Although we do make projections and aim to have certain stories done by the next showcase, the team doesn’t promise to deliver a specific batch of stories. If it makes sense, stories can be dropped, added, or swapped as needed. This gives the business more flexibility to adapt their vision of the software as it is developed. It also reduces the pressure to mark a given story as “done” by a hard deadline, since there is no disruption from letting work carry on over the end of an iteration.
I’ve seen a Scrum team become ornery and rebellious when a PO made a habit of asking to swap stories after a sprint had started, even though work hadn’t been started on the particular stories involved. This was made worse because bugfixes were scheduled into sprints alongside stories, meaning that any serious defect found in production completely disrupted the team.
Another factor that aggravated the situation was that the stories for each sprint were agreed before the end of the previous iteration. So if the showcase raised ideas for improvements to the functionality completed in iteration N, new stories could only be started in iteration N + 2 at the soonest. This hardly created a situation where the PO or the business felt the development team was responsive to business needs.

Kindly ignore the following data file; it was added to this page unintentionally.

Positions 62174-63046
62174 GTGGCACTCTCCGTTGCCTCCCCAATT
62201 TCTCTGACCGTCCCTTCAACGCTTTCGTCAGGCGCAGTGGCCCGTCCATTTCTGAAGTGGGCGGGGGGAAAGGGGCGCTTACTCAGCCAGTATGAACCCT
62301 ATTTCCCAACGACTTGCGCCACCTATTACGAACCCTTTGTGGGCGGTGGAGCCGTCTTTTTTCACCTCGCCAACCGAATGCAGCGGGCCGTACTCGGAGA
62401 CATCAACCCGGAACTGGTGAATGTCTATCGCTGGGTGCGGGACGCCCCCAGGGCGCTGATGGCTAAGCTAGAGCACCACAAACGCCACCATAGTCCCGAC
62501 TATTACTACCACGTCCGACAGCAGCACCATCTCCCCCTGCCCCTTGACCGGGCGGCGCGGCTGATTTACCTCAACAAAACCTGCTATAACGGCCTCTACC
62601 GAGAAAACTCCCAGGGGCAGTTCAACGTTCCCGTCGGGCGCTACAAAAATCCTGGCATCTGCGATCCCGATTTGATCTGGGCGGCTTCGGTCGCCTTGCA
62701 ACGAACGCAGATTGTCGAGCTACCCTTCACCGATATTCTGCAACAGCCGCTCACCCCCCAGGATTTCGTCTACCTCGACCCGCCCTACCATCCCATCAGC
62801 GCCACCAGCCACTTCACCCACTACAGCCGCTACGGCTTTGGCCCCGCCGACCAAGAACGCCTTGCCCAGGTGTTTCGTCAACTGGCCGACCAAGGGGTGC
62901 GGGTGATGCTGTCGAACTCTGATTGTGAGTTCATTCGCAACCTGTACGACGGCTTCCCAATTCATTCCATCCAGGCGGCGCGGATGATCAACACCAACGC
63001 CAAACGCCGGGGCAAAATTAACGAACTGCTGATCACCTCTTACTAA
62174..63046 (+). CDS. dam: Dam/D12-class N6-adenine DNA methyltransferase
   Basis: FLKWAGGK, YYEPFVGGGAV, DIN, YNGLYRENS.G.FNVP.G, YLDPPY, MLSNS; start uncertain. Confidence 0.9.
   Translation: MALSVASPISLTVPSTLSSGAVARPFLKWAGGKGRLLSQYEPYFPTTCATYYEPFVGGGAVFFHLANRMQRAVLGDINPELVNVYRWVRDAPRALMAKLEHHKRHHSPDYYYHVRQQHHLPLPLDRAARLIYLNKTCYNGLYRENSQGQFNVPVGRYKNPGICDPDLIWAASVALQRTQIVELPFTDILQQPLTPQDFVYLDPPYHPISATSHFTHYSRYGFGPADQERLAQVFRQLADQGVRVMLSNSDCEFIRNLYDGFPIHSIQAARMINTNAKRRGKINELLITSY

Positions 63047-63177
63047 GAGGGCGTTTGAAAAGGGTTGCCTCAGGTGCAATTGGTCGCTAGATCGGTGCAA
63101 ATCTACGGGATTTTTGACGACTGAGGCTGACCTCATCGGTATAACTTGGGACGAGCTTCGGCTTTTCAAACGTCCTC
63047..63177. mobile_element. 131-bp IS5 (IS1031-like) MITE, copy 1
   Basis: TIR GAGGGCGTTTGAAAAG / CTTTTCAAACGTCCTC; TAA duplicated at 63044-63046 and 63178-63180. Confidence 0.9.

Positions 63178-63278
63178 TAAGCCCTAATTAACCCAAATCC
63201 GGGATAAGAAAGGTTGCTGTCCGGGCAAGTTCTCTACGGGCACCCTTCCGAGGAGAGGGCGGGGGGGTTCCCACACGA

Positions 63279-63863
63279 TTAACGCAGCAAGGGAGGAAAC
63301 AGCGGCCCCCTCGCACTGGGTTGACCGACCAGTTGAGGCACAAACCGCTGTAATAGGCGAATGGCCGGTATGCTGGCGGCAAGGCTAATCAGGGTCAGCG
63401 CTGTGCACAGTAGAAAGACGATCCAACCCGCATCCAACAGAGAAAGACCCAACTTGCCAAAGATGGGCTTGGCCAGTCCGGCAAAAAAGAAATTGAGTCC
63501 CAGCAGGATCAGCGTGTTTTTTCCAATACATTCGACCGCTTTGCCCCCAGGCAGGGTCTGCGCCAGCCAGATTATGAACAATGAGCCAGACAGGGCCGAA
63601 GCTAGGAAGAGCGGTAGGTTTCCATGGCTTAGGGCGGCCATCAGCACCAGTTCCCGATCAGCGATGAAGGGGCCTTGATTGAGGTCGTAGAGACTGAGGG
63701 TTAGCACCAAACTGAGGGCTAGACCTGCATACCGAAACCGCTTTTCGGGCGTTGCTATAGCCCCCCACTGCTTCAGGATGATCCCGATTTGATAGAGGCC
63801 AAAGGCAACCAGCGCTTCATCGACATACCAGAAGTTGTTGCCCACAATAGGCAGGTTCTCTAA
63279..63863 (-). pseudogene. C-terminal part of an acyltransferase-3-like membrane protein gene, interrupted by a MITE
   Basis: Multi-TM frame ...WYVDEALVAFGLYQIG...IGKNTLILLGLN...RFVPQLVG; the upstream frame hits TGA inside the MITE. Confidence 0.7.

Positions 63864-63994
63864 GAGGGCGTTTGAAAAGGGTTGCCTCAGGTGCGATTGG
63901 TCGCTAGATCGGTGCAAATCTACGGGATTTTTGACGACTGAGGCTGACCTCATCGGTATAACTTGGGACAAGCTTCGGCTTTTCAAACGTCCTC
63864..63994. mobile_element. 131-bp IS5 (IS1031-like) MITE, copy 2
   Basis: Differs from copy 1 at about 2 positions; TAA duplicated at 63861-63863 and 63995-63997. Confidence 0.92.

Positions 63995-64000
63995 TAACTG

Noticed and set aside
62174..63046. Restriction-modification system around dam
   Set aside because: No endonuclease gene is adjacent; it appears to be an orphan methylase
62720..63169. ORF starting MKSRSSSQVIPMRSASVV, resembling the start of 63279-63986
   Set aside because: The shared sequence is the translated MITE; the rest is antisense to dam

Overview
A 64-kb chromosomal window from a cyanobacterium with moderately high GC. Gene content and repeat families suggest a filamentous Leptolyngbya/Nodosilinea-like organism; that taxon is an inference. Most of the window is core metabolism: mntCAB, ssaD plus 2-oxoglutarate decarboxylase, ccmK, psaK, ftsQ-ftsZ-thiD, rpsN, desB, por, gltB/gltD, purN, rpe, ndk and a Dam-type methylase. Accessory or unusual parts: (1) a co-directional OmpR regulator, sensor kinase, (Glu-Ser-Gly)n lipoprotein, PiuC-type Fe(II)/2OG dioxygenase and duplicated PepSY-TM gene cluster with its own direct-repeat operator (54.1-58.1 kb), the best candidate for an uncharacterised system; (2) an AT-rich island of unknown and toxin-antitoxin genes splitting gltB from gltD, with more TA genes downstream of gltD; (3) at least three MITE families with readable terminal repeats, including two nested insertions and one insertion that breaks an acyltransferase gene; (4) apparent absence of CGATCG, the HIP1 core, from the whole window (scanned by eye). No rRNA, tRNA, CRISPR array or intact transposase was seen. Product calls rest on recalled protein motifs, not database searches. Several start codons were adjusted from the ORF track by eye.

Also see Oren Teich’s post Go slow to go fast, which points out the problems with deadlines, and that iterations are simply a shorter deadline.
Challenges and rewards of continuous development
There are certainly challenges in moving to continuous development over the timeboxed-batch model. There is more risk of stories dragging on across multiple iterations. This can be mitigated by monitoring cycle time and keeping things visible, so that the team can discuss the issue and make changes to their processes if it becomes a problem.
For teams which are new to agile and still struggle to create appropriately sized stories, the timeboxed model may be more helpful to build the discipline and experience needed before being able to move to a continuous model. However, for experienced teams, timeboxing and batching stories simply has too many negative effects.
Continuous development, with a looser approach to iterations, maximizes the productivity of the team, avoids pitfalls that put quality at risk, and offers the business and the team more flexibility.